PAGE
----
SEOUL - Samsung Electronics Co Ltd pledged to double its dividend yield, invest in new technology and boost marketing to topple Apple Inc in the mobile sector as it sought to ease investors' concerns over its sagging share price.
The world's leading maker of smartphones, memory chips and televisions outlined its strategy on Wednesday at a rare meeting with analysts designed to reassure investors that it is listening to complaints about low returns and poor use of capital.
But shareholders appeared unconvinced as they drove the stock more than 2 per cent lower, versus a 0.1 per cent rise in the wider market. Samsung trades at seven times projected earnings, while Apple trades at a premium of 12.
"Investors had expected a bag of presents from today's meeting but its dividend payout plan is disappointing," said Kim Sung-soo, a fund manager at LS Asset Management.
The second analyst meeting of its kind in eight years came after a string of record quarterly profits, which have fed a cash pile totalling $50 billion as of September without arresting a 4.7 per cent slide in the share price this year.
Shareholder returns are at their lowest in five years, with investors getting just 5.1 per cent of profit in 2012 compared with a 15.8 per cent total shareholder return in 2007 when Samsung last bought back shares in the market.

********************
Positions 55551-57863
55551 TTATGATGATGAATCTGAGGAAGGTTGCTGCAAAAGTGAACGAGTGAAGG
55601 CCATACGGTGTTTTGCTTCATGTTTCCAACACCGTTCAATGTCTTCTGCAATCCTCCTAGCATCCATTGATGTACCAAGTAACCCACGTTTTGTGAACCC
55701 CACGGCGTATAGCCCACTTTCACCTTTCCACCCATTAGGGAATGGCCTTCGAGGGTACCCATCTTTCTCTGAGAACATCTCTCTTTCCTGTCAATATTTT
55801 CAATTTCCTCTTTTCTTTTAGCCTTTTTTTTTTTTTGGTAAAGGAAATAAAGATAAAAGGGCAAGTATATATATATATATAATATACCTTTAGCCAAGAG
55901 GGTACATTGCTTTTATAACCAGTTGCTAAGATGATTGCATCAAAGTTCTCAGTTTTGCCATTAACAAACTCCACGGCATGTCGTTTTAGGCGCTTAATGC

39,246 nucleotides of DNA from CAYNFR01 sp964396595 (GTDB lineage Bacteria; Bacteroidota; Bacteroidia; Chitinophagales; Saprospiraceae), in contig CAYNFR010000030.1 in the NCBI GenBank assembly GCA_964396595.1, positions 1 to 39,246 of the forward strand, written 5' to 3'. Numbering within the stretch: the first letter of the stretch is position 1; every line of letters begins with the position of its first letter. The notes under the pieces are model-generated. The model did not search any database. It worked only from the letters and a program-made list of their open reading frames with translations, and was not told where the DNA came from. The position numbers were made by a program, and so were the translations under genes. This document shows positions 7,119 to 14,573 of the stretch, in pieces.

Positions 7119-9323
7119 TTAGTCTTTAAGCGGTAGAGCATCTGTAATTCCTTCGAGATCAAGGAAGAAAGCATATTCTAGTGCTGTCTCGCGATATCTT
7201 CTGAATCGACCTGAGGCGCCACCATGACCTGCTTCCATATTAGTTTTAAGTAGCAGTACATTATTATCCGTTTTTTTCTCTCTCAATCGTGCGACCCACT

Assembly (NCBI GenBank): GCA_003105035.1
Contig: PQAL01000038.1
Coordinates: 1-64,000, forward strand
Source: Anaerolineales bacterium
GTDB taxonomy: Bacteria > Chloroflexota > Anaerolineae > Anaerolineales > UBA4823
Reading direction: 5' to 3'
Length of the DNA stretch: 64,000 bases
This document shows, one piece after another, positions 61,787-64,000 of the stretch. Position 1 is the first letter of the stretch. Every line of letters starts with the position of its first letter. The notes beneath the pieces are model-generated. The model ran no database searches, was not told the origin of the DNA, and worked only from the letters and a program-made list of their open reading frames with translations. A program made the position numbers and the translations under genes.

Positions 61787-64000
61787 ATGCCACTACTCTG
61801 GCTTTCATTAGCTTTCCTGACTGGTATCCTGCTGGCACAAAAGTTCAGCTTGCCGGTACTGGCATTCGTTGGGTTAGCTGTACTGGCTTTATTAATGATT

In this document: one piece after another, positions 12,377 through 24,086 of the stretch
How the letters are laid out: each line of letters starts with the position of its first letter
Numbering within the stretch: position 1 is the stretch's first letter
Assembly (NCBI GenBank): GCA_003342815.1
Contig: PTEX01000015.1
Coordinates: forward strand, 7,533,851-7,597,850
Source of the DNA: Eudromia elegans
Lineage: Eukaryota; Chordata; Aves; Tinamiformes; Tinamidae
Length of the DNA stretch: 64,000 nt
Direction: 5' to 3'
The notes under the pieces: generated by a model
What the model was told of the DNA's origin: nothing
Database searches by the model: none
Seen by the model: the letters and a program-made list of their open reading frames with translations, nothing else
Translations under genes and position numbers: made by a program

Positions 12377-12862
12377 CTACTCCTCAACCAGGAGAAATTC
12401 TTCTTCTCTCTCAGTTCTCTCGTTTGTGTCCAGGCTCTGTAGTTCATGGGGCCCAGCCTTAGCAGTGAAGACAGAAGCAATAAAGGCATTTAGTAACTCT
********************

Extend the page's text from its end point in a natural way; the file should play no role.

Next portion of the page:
"Our management view is that our product valuation multiple does not truly reflect our earnings growth and leadership position in the IT industry," Chief Financial Officer Lee Sang-hoon told analysts at the meeting in Seoul.
He said the South Korean giant would modify its dividend strategy based on a target yield, and flagged a more flexible approach to shareholder returns by vowing to review them every three years to ensure they reflected changes in business conditions.
Rather than specify a target dividend yield, he said the 2013 payout would be around 1 per cent of the share price compared with 0.5 per cent last year, a level that fueled investors' complaints that the company was hoarding cash at their expense.
Lee said the $50 billion war chest was being prepared for"significant investment" in strategic technologies, mergers or acquisitions, suggesting the company could loosen its purse strings as it chases the next big thing in mobile technology.
"I know we have been somewhat conservative in M&A but it may be different in the future. Based on this, I don't believe the current level of net cash balance is excessive," he said.
"We plan to allocate a significant portion of our annual cash flow into capex and R&D to secure future growth and shareholder return," he said.